In order to recover damages for a car accident in Florida, a person must show not only that he or she has been injured, but also that the injury was caused by the accident (which resulted from another driver’s negligence). Florida’s Fourth District Court of Appeals considers this “causation” requirement in Hernandez v. Gonzalez.

Ms. Hernandez and Ms. Feliz were allegedly injured in a car accident in which their vehicle was rear-ended by a car driven by Ms. Gonzalez. The women were taken from the scene of the crash by ambulance to a hospital and later sought treatment for injuries they said they sustained during the collision. Hernandez and Feliz then sued Gonzalez for negligence.

Although she admitted that she was negligent in causing the crash, Gonzalez defended the lawsuit by asserting that the injuries suffered by the women weren’t actually caused by the accident. Gonzalez presented evidence showing that Hernandez had a history of pre-existing injuries prior to the crash, for example, and argued that it was these injuries for which she sought treatment after the collision. Gonzalez also presented evidence indicating that Feliz wasn’t injured at all in the accident, including testimony from a witness who said Feliz was “laughing and giggling” at the hospital, according to the court. The women disputed the assertions, but a jury sided with Gonzalez, returning a verdict of zero damages. The trial court denied their motion for new trial.

Affirming the decision on appeal, the Fourth District found that the evidence was sufficient to support the jury’s verdict. “Where there is a dispute as to whether a plaintiff’s injuries resulted from the subject accident, a verdict awarding the plaintiff only a portion of his or her damages, or perhaps none at all, does not require a new trial as a matter of law,” the court explained.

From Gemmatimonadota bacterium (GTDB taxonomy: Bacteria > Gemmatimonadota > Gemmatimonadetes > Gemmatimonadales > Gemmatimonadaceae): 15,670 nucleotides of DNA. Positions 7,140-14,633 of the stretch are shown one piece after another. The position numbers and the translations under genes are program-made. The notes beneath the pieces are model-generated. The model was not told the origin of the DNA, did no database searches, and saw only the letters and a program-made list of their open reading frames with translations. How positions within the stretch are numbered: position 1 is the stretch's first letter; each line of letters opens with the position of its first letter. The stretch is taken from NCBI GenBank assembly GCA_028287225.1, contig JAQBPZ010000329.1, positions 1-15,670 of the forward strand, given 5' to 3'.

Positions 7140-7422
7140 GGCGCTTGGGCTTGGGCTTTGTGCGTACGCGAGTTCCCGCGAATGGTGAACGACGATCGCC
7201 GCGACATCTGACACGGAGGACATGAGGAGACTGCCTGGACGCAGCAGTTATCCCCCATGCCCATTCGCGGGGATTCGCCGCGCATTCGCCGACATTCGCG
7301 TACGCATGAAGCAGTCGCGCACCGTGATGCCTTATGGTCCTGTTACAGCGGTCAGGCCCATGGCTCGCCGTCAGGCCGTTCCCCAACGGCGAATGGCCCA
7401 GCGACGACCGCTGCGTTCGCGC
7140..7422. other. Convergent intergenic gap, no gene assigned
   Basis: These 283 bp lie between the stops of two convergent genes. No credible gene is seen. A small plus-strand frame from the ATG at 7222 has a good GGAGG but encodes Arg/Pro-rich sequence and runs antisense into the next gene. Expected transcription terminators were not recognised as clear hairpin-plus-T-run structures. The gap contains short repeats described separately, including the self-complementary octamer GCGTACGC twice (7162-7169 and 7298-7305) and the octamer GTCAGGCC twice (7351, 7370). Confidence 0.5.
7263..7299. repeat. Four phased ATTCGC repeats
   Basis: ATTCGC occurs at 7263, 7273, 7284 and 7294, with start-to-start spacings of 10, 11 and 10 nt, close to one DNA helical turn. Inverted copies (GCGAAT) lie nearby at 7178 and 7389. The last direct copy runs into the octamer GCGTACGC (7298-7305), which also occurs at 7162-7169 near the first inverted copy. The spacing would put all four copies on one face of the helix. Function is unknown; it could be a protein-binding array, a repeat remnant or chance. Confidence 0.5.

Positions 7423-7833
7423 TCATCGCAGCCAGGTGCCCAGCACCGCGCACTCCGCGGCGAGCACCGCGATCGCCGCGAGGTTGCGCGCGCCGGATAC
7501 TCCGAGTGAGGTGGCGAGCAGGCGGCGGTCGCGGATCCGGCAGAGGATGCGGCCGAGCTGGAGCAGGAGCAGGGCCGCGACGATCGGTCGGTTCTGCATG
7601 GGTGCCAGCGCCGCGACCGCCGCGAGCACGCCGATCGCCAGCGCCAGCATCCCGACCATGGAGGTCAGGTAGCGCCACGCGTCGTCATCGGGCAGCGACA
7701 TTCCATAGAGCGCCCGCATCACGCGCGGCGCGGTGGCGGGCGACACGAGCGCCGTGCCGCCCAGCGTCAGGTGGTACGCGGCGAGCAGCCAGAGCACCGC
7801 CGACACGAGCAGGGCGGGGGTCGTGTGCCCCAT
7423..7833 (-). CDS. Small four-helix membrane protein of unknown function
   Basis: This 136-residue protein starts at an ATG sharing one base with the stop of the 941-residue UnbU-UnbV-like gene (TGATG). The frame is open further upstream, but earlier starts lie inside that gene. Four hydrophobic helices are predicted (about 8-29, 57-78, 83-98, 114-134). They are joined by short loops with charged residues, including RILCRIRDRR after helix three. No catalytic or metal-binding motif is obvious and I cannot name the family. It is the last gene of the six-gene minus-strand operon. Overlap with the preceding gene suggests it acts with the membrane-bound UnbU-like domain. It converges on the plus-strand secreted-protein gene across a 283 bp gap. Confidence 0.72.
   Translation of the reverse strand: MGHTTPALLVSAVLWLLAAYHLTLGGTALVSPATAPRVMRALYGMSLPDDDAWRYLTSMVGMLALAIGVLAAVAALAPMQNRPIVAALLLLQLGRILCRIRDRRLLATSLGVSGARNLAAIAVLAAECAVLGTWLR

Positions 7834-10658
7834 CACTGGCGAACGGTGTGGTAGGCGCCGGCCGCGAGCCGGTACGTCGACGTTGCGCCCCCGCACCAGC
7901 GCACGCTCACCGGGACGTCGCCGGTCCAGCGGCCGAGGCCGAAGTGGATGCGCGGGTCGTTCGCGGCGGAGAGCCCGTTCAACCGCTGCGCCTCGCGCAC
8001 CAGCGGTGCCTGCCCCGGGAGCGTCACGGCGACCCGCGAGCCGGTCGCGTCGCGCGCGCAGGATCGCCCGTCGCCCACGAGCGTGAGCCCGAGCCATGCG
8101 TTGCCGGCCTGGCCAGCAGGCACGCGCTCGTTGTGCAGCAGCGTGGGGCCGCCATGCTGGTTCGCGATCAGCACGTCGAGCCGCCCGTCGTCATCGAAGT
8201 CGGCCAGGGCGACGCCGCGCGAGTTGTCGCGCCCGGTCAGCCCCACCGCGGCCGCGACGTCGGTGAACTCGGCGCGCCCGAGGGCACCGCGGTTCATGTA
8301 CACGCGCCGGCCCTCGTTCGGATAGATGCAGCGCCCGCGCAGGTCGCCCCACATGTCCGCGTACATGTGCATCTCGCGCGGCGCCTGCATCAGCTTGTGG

While Hernandez presented expert testimony indicating that her injuries were caused by the accident, the court said Gonzalez rebutted this evidence with records of her previous injuries and treatment. She also rebutted Feliz’s claims of injury with witness testimony. As a result, the court found that it was up to the jury to determine which evidence to credit. The court further noted that persons involved in a car accident who aren’t injured in the crash may be able to recover damages for expenses related to medical exams undertaken to determine whether an injury occurred (the cost of the ambulance and hospital visit). Here, however, the court said the jury was entitled to find that these damages weren’t warranted based on evidence showing that the women may not have been truthful about the cause and extent of any injuries.

If you or a loved one has been injured in an accident in Florida, contact the South Florida car accident lawyers at Anidjar & Levine. From offices in Ft. Lauderdale, we serve clients throughout the area, including in Coral Springs, Pompano Beach and Boca Raton. Call us toll-free at 800-747-3733 or contact us online to schedule a free consultation.

Related blog posts:

Proving Injury in Florida Car Accident Cases – Pack v. Geico

Evidence, Discovery in Florida Car Accident Claims – Pike v. Trinity Industries

Future Damages in Florida Car Accident Cases – Rolon v. Burke